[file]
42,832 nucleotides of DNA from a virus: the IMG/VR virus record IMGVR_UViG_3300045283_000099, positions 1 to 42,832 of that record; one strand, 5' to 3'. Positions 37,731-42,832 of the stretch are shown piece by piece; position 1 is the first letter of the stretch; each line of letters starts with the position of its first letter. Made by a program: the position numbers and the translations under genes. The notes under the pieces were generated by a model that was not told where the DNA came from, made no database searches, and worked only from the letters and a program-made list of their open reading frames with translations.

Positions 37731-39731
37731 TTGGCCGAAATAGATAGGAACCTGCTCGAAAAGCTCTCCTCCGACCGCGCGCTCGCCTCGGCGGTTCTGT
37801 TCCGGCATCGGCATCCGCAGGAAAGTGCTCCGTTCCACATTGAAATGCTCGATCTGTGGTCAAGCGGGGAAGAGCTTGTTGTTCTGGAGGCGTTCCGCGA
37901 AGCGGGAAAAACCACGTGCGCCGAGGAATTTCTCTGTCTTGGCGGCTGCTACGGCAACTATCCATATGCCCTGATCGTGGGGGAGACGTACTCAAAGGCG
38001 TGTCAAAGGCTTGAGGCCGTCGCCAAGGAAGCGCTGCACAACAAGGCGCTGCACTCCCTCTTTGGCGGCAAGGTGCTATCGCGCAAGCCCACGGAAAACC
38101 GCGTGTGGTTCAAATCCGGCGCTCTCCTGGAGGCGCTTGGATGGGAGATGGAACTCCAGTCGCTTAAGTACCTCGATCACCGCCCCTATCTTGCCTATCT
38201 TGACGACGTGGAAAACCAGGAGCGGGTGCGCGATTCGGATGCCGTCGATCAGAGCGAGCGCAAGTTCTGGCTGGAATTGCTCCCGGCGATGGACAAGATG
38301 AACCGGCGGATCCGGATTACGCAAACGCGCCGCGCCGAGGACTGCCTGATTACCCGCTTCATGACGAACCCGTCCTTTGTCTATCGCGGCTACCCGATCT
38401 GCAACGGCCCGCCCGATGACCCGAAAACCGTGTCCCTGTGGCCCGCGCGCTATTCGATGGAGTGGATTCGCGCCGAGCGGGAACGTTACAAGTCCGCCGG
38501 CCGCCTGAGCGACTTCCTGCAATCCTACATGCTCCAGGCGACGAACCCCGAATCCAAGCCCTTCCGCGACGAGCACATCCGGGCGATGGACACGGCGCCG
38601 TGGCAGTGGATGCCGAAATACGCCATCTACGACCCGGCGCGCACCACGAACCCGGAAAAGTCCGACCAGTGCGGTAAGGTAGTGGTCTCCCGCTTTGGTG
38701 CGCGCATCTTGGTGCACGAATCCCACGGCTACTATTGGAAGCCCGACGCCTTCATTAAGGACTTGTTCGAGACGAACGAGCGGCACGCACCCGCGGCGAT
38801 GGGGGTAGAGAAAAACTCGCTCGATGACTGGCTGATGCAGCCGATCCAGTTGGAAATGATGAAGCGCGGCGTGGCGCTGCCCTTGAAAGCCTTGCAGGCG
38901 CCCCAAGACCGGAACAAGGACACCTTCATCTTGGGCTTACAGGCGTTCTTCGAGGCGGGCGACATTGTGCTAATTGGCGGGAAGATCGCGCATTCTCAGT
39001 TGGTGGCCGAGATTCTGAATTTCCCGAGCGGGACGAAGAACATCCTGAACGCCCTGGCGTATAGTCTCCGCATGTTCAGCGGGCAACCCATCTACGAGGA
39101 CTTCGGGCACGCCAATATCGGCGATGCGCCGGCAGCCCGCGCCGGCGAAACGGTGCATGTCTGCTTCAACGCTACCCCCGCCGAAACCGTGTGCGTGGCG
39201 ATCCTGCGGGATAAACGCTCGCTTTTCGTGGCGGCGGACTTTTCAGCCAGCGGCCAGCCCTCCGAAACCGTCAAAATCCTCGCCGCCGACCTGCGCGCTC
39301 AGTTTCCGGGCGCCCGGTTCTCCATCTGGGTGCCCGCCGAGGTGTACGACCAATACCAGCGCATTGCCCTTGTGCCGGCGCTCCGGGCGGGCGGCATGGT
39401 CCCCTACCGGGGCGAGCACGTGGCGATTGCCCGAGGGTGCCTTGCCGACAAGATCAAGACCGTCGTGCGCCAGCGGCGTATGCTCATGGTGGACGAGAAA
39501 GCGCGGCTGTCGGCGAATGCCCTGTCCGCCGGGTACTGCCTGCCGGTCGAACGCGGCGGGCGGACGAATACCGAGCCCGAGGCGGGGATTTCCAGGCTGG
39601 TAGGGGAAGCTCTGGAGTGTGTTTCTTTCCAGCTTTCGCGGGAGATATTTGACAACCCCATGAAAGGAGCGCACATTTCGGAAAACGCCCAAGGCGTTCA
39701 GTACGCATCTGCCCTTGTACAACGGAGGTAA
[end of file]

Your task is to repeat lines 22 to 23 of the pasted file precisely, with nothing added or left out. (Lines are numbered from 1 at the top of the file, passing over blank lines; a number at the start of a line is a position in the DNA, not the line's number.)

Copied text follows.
39601 TAGGGGAAGCTCTGGAGTGTGTTTCTTTCCAGCTTTCGCGGGAGATATTTGACAACCCCATGAAAGGAGCGCACATTTCGGAAAACGCCCAAGGCGTTCA
39701 GTACGCATCTGCCCTTGTACAACGGAGGTAA